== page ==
The obvious choice when lining a white garment is a matching white lining, but traditional lining fabrics, whether of synthetic (like Hang Loose) or natural fibers (like rayon Ambiance) are not very effective at blocking light transmission through white fabric. Drape a layer of lining and fashion fabric over your arm and hold it up to the light. If you see the contour of your arm, then your garment will be somewhat transparent. To make a garment completely opaque, I recommend underlining as well as lining it. Select the underlining for opacity, and choose a lining for comfort.
Another approach to handling the inherent translucence of white fabric is to incorporate it deliberately into your project’s design. Analyze hem depths, pocket placements, seam and edge finishes, and facings; you may be able to use their greater opacity as a design element. Hems, plackets, tucks, darts, and other standard construction features can add interesting shadow details to an all-white project, but be sure to consider their proportions before cutting and sewing.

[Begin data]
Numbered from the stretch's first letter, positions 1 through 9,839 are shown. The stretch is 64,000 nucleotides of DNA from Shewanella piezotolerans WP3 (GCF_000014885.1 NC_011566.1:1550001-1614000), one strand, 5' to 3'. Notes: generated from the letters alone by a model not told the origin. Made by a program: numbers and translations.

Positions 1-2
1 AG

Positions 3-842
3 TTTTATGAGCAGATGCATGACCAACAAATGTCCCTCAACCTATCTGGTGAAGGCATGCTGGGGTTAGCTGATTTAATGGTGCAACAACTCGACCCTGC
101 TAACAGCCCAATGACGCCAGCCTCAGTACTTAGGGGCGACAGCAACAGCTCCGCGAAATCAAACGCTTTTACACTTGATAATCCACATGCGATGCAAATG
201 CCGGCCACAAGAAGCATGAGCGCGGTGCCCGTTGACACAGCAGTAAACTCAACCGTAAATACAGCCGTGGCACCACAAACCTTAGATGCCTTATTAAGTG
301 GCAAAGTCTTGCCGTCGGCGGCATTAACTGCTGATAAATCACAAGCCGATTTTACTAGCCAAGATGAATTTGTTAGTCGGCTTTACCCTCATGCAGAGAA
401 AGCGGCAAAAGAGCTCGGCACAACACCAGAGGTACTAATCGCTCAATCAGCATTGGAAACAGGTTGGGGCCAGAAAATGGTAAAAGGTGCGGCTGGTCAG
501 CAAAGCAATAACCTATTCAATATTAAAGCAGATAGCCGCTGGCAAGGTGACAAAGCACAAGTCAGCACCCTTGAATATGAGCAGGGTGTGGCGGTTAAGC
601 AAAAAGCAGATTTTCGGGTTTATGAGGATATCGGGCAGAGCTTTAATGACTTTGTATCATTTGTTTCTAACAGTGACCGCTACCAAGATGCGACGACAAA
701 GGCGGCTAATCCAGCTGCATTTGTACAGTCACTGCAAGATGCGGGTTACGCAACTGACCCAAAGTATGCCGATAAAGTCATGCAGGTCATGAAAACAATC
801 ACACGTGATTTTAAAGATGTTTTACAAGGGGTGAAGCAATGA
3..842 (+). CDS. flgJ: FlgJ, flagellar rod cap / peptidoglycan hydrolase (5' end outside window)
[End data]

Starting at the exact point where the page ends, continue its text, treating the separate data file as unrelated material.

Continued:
White fabrics of every description, kept clean and handled lightly, will make a pristine transition to sporty or formal attire.
Choose the right notions
White fabrics can call for some specialized notions. For invisible seams on fine sheers, I use monofilament thread; otherwise I choose a good-quality polyester thread. Note that not all white threads are equal, and neither are all white fabrics (see Shades of white); try to match thread to fabric just as you would for any other color. When I hand-sew whites, I avoid using beeswax or other thread conditioners; if you wish to use these products be sure to test them to see if they discolor the thread or fabric.
White hooks and eyes and clear plastic snaps are readily available and are unobtrusive closures. If you’re using a zipper, consider placing it in a side seam, where it will be less noticeable.
As with any fabric, select interfacing with care. In some cases, the adhesive dots on fusibles may show through. I often use silk organza or cotton batiste to interface sheer, white fabrics.
Mark with the future in mind
What could be easier to mark than white? As it turns out, almost any other color. Any colored mark that will show up well on white may also cause permanent stains, so you’ll need to be careful when using marking pens, colored chalk, or dressmaker’s tracing paper.
If the project is to be underlined, transfer marks from the pattern tissue to the underlining and don’t mark the fashion fabric. For single-layer projects, the safest option is to mark with white chalk or white tracing paper. Although white-on-white marks can be difficult to see, you’ll be sure they won’t spoil the finished garment. Thread-tracing and tailor’s tacks made with white silk thread are visible but nondamaging. I’ve also used purple disappearing pens to make tiny marks, but only after carefully testing that the marks will disappear.